Introduction to the Group
I compiled a key group of financial variables for the top diversified mining majors. This group includes the following companies shown here, ranked by their earnings before interest taxes depreciation and amortization (EBITDA) for their most recent fiscal years:
- BHP (BHP) (NYSE:BBL) - $23.2 billion
- Rio Tinto (RIO) - $19.3 billion
- Vale (VALE) - $16.6 billion
- Glencore (OTCPK:GLNCY) - $15.8 billion
- Anglo American (OTCQX:NGLOY) - $9.2 billion
- Nornickel (OTCPK:NILSY) - $6.2 billion
- Teck (TECK) - $4.6 billion
- Vedanta Ltd. (VEDL) - $3.6 billion
- South32 (OTCPK:SOUHY) - $2.5 billion
This group only includes diversified majors so some other large miners like Freeport-McMoRan (FCX), which focuses exclusively on copper, are not included.
My analysis focused primarily on these miners' free cash flow margins and free cash flow returns on invested capital. Where these numbers are relatively strong, you can be sure that that the stock price of the company will follow.
Free cash flow is the actual cash that a company has left each year to pay dividends, repurchase shares, make acquisitions, and pay down debt. The free cash flow margin is the free cash flow divided by total revenue or, in other words, the percentage of revenues that result in free cash flow (for shareholders).
Free cash flow return on invested capital is the percentage of free cash flow generated by a company's invested capital. You probably have all seen those junior mining presentations that show these high internal rates of return on mining projects. The actual, real-life results for major miners have been much lower. The average for these 9 majors over the last 5 years has been only 7.9%.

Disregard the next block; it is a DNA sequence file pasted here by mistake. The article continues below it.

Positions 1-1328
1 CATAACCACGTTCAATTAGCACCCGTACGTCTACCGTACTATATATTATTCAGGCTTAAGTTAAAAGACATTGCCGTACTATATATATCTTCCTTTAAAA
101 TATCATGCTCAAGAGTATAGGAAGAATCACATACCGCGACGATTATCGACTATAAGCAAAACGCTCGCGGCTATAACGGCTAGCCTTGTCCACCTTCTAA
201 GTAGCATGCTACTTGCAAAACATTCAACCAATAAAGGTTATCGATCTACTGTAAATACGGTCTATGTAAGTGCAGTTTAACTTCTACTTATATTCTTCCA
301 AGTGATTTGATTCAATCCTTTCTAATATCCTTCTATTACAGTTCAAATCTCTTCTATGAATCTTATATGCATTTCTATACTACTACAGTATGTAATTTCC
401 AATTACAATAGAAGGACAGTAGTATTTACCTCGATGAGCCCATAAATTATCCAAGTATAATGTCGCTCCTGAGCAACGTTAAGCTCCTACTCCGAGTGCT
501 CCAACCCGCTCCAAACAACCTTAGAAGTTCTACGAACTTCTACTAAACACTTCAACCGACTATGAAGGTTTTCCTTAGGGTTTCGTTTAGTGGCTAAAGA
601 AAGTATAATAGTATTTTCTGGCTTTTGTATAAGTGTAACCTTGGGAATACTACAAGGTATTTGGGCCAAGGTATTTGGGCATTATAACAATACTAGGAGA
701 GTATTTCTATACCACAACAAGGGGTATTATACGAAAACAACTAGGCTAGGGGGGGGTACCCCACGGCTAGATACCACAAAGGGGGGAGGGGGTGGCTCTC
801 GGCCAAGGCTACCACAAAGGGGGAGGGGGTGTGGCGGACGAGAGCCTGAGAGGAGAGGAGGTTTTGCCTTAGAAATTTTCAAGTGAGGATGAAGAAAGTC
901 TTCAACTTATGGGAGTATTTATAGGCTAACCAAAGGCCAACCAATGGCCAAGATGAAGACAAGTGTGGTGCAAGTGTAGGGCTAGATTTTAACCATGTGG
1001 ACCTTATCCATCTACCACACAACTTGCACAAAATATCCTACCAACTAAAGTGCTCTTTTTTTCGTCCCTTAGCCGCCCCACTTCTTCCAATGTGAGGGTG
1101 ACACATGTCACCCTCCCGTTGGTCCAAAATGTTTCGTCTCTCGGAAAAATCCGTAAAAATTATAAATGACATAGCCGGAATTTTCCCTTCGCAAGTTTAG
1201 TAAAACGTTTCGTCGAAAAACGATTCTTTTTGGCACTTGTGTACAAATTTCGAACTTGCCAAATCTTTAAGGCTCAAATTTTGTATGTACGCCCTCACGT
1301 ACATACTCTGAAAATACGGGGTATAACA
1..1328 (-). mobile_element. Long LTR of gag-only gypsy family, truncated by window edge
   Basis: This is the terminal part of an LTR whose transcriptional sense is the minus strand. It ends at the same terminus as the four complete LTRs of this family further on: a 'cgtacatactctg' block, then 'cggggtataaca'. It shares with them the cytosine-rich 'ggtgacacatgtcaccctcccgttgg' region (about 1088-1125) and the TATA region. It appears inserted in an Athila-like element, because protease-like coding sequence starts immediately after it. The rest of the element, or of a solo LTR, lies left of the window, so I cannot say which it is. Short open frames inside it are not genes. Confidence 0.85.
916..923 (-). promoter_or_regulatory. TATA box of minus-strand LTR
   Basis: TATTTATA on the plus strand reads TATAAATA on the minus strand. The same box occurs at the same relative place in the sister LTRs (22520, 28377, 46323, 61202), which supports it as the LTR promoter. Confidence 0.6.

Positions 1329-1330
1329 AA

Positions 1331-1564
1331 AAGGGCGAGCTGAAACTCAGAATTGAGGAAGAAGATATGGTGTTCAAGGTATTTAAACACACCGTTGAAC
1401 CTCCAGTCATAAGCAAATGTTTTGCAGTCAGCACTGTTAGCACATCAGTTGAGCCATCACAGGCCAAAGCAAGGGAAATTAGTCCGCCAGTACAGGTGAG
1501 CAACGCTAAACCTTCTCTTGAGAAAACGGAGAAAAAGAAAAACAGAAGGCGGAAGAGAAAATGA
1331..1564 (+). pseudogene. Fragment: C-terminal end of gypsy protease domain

Let me take a moment to explain invested capital using a hypothetical example. I think you will find this helpful.
Consider a mining company getting ready to produce from its first mining project with the following simplified balance sheet:
|Property Plant & Equipment||$400,000,000|
|Total Shareholders' Equity||$300,000,000|
In the double-entry accounting equation, assets = liabilities + shareholders' equity and assets - liabilities = shareholders' equity.
This mining company raised $500 million, comprised of $200 million in debt and $300 million in equity. It has $500 million of invested capital (debt + shareholders' equity). If it generates $100 million of average annual free cash flow over the first 5 years of its project, then its average annual free cash flow return on invested capital would be 20% ($100 million/$500 million).
There is a cost to capital. For starters, the miner will have to pay interest on the debt. There is also a cost associated with the common stock, but that is a complex topic beyond the scope of this post. Aswath Damodaran from the Stern School of Business at New York University estimates that the average cost of capital for 94 miners is currently 9.31%, with the average cost of debt that goes into this estimate being 8.43%. Given that many of these 94 miners are not the large majors, this 9.31% number is too high for these top diversified majors. Something closer to 7-8% is probably more realistic.
What we want are miners that are generating free cash flow returns on their invested capital that exceed their cost of capital - preferably those that far exceed their cost of capital. Those that are not exceeding their cost of capital are destroying shareholder value. As I mentioned above, the average for these 9 majors over the last 5 years has been only 7.9%. As a collective group, they are barely adding value for shareholders. This is where stock selection becomes important.